Well, I am about 2 months into my orthopaedic residency here at Scottsdale Healthcare and it has been quite an experience. Not only am I learning an incredible amount, but the area is beautiful as well. Starting off my first couple weeks, I was eased into the practice with a lighter caseload as I learned the ropes to documenting here. We started off our first day after orientation going through the EMR, so that we could find our way through the system. As helpful as it was, the best way to learn that sort of thing is to actually do it over and over again. The lower patient number each day initially was definitely beneficial while I was trying to become more efficient documenting. Once I had adapted to the EMR, my caseload was increased to that of the other physical therapists. We typically treat 1-on-1 with about 8 patients a day (depending on how many hours you work). I enjoy this individualized care so I can continually assess my patients and adjust any faults with their mechanics when performing exercises. It also allows more time for manual therapy if appropriate for that particular patient. As with any clinic, there can be fluctuating patient populations which may lead to "down time." Whenever I have no patient or paperwork to do, I'm able to observe one of the other clinicians. The benefit of being able to observe different PTs cannot be overstated. Everyone has their own "style" of care, so I can continuously become a little more rounded with my clinical reasoning.
Probably the thing that stood out to me the most thus far has been the mentoring. Each week, I get 4 - 8 hours of 1-on-1 mentoring with a clinician that has both OCS and FAAOMPT credentialing, along with dry needling certification. We work side by side when treating or evaluating patients and in our breaks discuss other patient cases. During PT school, I rarely had any patients that I found too difficult. Here, it seems like every other patient is extremely challenging or with atypical presentations. The ability to schedule these patients for my mentoring hours allows me to build upon my reasoning after working with my mentor and is definitely one of the highlights of residencies in my opinion.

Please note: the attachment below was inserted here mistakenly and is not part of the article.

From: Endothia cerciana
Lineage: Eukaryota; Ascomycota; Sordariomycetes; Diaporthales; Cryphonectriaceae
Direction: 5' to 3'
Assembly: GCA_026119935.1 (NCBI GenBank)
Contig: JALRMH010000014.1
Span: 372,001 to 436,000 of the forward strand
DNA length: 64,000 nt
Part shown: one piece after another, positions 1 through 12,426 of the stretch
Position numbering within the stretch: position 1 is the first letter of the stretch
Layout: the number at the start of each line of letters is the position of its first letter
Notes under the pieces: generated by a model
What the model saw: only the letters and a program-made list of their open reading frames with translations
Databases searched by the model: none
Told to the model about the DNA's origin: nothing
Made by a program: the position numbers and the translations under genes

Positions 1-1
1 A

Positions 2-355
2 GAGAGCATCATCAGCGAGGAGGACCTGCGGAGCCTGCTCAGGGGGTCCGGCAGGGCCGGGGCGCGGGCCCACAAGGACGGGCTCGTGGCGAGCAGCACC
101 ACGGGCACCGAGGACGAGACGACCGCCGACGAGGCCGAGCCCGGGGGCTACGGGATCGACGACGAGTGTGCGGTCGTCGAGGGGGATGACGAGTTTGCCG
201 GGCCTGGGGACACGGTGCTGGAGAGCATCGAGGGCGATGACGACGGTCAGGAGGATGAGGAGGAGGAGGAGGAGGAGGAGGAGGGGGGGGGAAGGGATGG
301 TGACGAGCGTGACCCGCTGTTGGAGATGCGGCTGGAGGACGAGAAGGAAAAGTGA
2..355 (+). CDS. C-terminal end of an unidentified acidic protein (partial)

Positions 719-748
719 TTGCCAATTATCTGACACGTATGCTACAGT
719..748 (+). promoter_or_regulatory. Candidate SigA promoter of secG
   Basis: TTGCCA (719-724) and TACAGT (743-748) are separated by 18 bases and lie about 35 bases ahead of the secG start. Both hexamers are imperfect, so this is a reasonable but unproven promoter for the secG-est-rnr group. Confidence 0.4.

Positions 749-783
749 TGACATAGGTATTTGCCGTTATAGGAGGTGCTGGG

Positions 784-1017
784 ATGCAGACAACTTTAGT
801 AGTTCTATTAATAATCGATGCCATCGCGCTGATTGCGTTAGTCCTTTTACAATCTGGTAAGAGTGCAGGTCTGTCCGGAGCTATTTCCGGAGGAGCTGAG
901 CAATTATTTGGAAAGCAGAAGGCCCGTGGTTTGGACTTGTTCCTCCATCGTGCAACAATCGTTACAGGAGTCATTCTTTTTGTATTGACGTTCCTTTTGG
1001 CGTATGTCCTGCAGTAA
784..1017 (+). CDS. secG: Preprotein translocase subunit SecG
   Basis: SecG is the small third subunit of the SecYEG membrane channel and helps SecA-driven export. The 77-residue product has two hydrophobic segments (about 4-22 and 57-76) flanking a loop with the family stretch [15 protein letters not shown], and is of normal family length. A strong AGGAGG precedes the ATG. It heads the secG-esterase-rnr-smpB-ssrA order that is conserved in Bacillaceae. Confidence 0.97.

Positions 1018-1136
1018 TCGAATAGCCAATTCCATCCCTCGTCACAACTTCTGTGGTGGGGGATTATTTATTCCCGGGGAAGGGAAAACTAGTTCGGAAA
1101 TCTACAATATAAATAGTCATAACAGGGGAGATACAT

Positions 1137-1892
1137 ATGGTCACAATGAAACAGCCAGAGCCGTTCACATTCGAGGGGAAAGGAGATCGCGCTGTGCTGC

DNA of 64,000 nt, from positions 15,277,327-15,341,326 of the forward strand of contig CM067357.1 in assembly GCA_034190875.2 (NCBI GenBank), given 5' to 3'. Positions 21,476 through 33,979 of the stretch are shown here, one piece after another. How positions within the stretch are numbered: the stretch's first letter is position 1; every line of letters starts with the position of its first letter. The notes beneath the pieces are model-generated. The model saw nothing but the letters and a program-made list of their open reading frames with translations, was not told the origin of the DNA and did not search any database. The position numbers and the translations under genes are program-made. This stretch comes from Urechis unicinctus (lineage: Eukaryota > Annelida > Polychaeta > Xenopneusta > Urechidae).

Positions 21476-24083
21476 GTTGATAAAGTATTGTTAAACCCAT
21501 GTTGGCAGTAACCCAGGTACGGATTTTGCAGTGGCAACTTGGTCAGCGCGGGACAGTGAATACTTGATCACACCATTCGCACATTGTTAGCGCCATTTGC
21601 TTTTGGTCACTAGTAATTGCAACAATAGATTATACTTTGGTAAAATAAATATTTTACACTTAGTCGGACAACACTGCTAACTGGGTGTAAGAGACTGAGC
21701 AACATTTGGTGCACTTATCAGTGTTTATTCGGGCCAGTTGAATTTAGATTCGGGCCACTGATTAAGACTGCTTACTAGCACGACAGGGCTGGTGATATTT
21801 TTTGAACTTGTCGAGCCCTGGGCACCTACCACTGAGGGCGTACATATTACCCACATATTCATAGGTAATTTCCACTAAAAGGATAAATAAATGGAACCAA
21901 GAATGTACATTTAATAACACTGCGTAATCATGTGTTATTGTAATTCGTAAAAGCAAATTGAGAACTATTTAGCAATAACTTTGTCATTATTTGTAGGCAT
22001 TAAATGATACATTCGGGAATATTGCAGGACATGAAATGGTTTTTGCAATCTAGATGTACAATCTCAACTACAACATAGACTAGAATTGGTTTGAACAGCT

Another component of residencies is class work. Thus far, we have had 4 classes: residency overview/subjective interview, clinical reasoning/evidence-based practice, medical screening, and sacroiliac joint. The sacroiliac joint lecture was just this past week and is the first of all our lectures on the joints (we have lectures every other week). We have initial readings to do for each topic: the APTA monographs. These include readings on both non-surgical and surgical coverage of each joint based on the most recent evidence. The lectures then are created by our faculty and are followed up by lab, where we go over examination techniques, exercises, and extensive manual techniques. I feel like my PT school did a very good job covering the SIJ joint, but my confidence in treating and assessing the SIJ after that lecture and lab increased dramatically. The individual focus and conversational discussion of the material likely played a significant role. I am looking forward to covering the rest of the body.
Some additional components of the residency that have begun include additional course work and case study presentation. Throughout the year I am required to present 3 interesting cases or cases where I implemented interesting techniques to my co-workers, along with the current evidence on the subject. Something that I have enjoyed particularly with this residency has been their appreciation of continuing education. As the hospital hosts some courses, we have the opportunity to attend for free. They are paying for my attendance at the AzPTA fall conference next weekend and have been extremely accommodating with allowing me to design my schedule so that I may attend other courses as well. I can't believe 2 months are already gone, but it should be a fun remaining 10 months! If you have any questions about the residency, feel free to ask.